As described herein, any of the methods and apparatus described herein may also include outputting (via a display or otherwise) an estimate of the magnitude and direction of the force at the point of contact of the tooth based on one or more of the size of the contact region and/or the direction of the force, based on a deformation of the shape of the appliance (e.g., relative to the shape prior to installation).
The derived and/or presented information may be used as part of a dental procedure, for example, to indicate to a dental practitioner how to modify an instrument, such as an appliance. For example, this information may be used to indicate where to punch a hole or dimple on the orthotic in order to change the force system. Alternatively, the device may use this information to recommend designing a new appliance.
In any of these methods, an instrument (e.g., an appliance) may be scanned prior to installation to a patient's teeth and/or the teeth may be scanned prior to installation of the instrument, as described herein. Thereafter, the mounted (worn) instrument may be scanned and the resulting model may be compared to calculate the deformation and virtually check if it is well seated and likely to function. Areas that may be detached may also be indicated.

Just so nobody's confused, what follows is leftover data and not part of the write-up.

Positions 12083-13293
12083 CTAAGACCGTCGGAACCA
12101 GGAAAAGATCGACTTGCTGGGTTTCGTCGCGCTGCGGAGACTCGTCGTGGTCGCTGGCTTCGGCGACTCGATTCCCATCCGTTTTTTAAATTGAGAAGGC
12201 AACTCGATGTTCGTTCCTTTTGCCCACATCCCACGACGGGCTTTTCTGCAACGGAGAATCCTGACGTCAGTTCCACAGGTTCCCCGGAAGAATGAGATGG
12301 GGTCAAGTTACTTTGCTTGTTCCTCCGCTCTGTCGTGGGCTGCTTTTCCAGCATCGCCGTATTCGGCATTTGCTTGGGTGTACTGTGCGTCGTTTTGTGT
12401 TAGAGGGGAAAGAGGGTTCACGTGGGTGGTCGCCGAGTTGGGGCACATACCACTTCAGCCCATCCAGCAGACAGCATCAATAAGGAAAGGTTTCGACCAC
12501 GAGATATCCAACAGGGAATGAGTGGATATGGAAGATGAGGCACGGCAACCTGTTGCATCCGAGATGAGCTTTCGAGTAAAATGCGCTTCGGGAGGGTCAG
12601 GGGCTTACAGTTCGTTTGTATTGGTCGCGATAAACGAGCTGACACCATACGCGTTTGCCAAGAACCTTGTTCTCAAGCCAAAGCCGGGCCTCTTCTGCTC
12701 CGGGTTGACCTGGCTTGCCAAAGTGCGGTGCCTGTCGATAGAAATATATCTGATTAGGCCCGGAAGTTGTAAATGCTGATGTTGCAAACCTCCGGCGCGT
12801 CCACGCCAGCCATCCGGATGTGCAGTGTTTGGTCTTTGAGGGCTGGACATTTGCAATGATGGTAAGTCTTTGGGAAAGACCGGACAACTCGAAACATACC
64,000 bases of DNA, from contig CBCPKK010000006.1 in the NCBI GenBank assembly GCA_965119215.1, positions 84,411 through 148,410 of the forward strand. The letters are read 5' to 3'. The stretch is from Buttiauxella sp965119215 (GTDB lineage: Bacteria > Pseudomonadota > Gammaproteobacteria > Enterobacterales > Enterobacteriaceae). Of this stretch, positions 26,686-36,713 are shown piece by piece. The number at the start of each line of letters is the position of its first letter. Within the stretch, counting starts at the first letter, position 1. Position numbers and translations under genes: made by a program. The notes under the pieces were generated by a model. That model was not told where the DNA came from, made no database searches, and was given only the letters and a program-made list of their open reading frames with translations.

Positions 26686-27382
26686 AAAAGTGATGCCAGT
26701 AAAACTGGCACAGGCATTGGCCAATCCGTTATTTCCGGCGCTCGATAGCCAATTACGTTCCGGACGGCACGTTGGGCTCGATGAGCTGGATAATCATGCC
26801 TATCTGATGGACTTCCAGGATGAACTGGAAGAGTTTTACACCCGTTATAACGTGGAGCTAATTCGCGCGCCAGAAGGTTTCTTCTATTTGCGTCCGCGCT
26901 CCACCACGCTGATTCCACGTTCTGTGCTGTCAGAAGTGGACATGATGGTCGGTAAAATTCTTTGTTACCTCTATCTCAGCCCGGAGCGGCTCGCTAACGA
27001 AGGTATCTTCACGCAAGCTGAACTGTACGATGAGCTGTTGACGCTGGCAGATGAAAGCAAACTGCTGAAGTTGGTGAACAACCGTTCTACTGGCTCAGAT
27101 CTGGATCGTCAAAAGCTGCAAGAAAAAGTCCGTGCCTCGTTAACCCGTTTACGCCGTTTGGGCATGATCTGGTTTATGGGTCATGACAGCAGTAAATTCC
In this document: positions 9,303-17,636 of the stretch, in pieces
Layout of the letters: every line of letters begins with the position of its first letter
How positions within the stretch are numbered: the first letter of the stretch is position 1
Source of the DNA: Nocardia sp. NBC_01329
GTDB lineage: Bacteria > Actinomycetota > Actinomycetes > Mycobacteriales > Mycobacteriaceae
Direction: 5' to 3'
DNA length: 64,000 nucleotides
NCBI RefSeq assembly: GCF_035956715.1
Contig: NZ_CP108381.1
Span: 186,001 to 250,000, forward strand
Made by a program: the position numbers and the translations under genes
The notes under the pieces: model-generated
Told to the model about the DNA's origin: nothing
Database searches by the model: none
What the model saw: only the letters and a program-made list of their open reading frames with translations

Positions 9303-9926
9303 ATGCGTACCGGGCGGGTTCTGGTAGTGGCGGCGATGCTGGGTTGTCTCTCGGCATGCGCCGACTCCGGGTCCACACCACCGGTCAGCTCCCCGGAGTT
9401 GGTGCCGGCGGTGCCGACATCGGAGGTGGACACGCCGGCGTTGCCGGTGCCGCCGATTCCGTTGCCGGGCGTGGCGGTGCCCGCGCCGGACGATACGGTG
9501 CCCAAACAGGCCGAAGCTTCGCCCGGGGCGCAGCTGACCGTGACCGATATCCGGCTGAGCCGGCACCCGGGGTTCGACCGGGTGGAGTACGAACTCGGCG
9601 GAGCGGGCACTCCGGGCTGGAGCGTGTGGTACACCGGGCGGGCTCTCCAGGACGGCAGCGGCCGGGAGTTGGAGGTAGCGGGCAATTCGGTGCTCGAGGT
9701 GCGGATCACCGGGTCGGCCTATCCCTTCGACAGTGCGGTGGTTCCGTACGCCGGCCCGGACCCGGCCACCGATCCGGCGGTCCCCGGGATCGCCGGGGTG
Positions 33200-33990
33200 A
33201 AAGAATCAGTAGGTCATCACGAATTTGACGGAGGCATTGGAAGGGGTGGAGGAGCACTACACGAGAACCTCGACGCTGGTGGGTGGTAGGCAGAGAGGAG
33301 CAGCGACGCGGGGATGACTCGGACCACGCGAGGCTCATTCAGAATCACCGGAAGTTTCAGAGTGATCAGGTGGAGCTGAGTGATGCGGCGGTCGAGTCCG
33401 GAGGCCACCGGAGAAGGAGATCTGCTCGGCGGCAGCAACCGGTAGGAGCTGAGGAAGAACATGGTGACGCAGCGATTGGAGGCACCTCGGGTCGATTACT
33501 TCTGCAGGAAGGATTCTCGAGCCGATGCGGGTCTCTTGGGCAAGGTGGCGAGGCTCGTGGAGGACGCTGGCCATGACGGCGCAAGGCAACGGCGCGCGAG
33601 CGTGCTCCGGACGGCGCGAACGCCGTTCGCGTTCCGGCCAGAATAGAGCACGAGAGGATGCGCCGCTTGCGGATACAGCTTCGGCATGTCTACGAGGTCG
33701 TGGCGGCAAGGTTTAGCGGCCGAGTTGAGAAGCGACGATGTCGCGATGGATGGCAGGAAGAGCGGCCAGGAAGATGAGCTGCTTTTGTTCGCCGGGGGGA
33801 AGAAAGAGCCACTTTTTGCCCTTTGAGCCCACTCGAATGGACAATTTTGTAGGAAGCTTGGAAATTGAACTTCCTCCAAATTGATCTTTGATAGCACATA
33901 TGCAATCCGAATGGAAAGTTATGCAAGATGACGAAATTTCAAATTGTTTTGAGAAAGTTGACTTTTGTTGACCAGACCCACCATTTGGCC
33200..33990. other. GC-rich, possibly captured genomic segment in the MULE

In any of these methods, one or both models may be adjusted or normalized for direct comparison/subtraction. For example, one or both 3D volume models of appliances, teeth, and/or teeth and appliances may be changed by comparing and adjusting one or more models using the teeth or other region(s); the model may also be rectified. For example, described herein are methods of scanning an appliance prior to installation and generating a body model of the appliance. Thereafter, a body model of the orthotic may be generated after installation. Subsequently, the device or method may find the area that is "extended" and the resultant force resulting from the extension.
In some variations, the teeth may be scanned prior to installation and then scanned after installation (e.g., by the appliance). This can be used to show the immediate new tooth placement caused by the appliance, and can also show which teeth have moved in what direction. The resulting scan (which, as in any of these examples, may be a 3D volume model, a series or set of 2D images, a panoramic image, etc.) may be analyzed to determine whether the system generates a proximal contact that may stop the desired movement.